I was chatting to an old friend Andy Marshall the other day and said about this so just to clarify: No Retro Ticks refers simply to literally ticking the guidebook, not claiming the ascent. What this means in real terms is that there is a lot of repeating of boulder problems around here for me all of a sudden!

That’s not to mean i’m going to leave a lot of the new stuff. On the contrary, unable to wait for the delivery at work, i snagged a copy from local shop V12 (often called VDiff) the day it arrived and was out the following day checking out somewhere i’d been before but not climbed.

I love doing established boulder problems, with beta and a grade and i love doing first ascents but what i really don’t like is doing something that i know has been done but i don’t know how or how hard. I find it really irritating and more than once i’ve done something slightly different from the original and don’t quite get the ascent. There have been a few places like that around here but all of a sudden, i have a book that now shows me where they lie.

The first crag on my radar? The first crag in the book! Little walk in, dog friendly and oft pondered, i headed into Fachwen to get some much needed mileage under my belt.

A great little session culminating in Shorter’s Roof 7a+ while listening to the Test cricket. More than getting back into the swing of things, it was liberating to actually climb something i’d looked at years ago but was put off by not knowing enough detail. That and it’s a great little roof.

The only other ticks in the book were up in the pass where i managed to sneak out for a couple of hours. The Llanberis Pass has always been the focal point of the North Wales bouldering scene and has suddenly expanded, somewhat unexpectedly. One would’ve thought it couldn’t get much else new but it really has.

The Obedience Boulders are one such area that weren’t really known before but now have photo topos and provide a quick session for those nearby. Most people will be lured to the nearby Corridors Of Power 7c+ but i would suggest Nicotine Wall and it’s surrounding problems would be worth stopping at on the way there.

Sadly, despite obsessively reading the book at every opportunity, that remains my only outdoor sessions to date; stymied by poor weather and a baby, not to mention moving house. What we have mentioned though are some excellent scouting missions.

The crag of Fontainefawr was another i’d heard plenty about but not visited so an evening walk turned quickly into bushwacking and searching in the woods to find the inspiring hanging roof. It did look mighty impressive but for me, didn’t quite hit the spot and would most definitely not be baby friendly.

The one that did push my buttons was Supercrack. Under the heading of the Black Rhino boulder – a less inspiring but equally tempting boulder – Supercrack has captivated my attention since i first laid eyes on it in person. Despite the rain, the bottom half remained chalked and i really cannot wait for a dry spell to get back there and get spat off the harder (and hopefully not the easier) lines.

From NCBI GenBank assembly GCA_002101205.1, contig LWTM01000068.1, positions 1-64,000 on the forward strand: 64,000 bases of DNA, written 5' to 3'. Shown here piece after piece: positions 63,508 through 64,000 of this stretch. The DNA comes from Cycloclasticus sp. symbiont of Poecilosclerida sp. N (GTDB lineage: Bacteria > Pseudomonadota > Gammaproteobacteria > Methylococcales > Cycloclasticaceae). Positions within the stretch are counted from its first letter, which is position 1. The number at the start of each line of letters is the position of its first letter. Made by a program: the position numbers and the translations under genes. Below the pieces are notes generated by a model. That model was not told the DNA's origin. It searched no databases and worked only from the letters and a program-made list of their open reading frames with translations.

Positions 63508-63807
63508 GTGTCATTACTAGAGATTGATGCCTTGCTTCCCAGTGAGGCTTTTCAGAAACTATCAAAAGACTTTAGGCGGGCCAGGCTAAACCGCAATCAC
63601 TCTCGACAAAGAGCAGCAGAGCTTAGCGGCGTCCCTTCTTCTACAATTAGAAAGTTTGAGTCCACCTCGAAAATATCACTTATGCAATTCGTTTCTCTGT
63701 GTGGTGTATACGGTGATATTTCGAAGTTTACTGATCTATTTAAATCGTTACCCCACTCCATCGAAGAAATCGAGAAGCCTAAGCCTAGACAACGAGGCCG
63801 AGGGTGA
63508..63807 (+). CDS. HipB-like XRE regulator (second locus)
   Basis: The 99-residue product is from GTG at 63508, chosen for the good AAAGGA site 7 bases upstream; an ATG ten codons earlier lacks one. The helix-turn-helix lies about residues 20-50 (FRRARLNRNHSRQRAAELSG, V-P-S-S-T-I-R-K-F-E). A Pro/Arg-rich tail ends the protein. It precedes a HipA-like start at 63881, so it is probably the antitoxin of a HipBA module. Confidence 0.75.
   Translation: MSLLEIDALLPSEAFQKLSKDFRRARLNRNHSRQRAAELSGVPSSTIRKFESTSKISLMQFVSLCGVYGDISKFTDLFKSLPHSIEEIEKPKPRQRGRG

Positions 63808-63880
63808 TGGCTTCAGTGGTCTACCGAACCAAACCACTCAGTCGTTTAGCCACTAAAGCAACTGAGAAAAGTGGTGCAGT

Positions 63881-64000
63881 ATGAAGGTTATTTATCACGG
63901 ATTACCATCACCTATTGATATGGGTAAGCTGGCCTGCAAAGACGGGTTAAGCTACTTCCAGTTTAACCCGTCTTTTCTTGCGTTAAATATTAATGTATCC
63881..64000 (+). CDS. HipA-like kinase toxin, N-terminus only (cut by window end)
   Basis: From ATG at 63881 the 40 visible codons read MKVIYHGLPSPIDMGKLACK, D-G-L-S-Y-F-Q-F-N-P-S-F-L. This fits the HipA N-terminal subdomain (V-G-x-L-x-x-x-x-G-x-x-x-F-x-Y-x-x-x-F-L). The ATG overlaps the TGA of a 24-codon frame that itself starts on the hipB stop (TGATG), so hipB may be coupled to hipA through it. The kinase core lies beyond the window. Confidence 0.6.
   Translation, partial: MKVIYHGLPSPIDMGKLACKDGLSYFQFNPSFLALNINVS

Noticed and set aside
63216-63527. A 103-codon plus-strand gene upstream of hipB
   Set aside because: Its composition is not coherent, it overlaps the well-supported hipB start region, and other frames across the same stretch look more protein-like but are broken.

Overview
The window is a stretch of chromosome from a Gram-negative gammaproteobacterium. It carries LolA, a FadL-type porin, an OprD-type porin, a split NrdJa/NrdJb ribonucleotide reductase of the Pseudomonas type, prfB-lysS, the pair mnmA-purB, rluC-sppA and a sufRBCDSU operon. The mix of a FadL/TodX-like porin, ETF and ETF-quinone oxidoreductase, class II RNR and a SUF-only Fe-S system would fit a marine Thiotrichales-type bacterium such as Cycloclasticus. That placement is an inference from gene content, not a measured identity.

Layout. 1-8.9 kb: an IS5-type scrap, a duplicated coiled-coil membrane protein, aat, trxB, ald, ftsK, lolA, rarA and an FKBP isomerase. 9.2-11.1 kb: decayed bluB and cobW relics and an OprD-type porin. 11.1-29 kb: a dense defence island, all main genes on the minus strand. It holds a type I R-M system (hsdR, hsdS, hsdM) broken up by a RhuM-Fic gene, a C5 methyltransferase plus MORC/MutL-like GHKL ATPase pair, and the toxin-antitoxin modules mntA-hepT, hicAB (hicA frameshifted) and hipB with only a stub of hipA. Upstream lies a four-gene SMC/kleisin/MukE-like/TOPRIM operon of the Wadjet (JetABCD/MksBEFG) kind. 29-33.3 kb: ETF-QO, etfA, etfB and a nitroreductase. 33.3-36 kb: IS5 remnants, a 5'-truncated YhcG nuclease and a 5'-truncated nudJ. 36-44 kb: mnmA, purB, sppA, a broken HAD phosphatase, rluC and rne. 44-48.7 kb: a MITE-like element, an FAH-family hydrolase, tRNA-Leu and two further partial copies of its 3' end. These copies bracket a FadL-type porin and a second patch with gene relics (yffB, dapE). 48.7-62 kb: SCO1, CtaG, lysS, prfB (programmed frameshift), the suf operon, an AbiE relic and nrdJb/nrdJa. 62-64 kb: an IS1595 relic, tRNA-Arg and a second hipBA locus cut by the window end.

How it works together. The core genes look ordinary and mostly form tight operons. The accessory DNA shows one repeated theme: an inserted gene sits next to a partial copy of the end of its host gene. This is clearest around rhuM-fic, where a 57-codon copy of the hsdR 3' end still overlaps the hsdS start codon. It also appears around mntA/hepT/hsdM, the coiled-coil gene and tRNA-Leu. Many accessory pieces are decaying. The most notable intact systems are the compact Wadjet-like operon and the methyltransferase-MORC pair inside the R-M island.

It looked inspiring in a recent video that caught my attention too but that wasn’t why i was watching. Long time readers will remember the excitement i felt after completing my best first ascent, Prowess 7b. So imagine my excitement when i watched this video:

It is a great feeling to put up a new line, even better to see it in the guidebook but to know that people are out there climbing it is a real thrill. What’s even better is a conversation i had the other day with the boys at Dragon Holds.

After recognising the woods of Bryn Engan in a photo, and a comment saying they were searching for new boulders, i asked if it was where i thought. The reply: “You know where it is, near Pyb boulder and prowess”. Not only are people now trying my climb, they’re also using it as a landmark!

It might sound a little sad but it’s nice to think that while this new book is giving me so much inspiration and new climbs to throw myself at, that i’ve been a little part of that.

Life Is Rosie

Well, that’s it: it’s done, i can do no more. Literally, as if i were to climb any of the outstanding lines, they wouldn’t count. The Indy Winter Aggregate has finished.

So, despite the nicest weather we’ve had in North Wales this year on Wednesday, my evening was spent back at the Indy scrabbling for just one more point. After all, with scores tight at the top, it might make the crucial difference. As far as i was aware, there were only three outstanding lines left to try.

That was until i got there. Tim had set a couple of new lines the other day but had informed me they wouldn’t be numbered, being so close to the end. Turns out he was mistaken and i walked in to fifteen more climbs left to accomplish. On the bright side, that would definitely tip me over the 300 climbs mark for the season…

Irritatingly, despite only three graded 7a or harder, they were nearly all quite tough! Normally 6s fall very quickly for me, normally on the first effort, but every one, save the occasional 3 or 4, made me put some effort in and got me thinking. I think there were at least six climbs that didn’t get flashed.

Still, they all got done – including the 7b+ black route that captured most of my attention for the session – and thus concluded another fantastic winter climbing aggregate.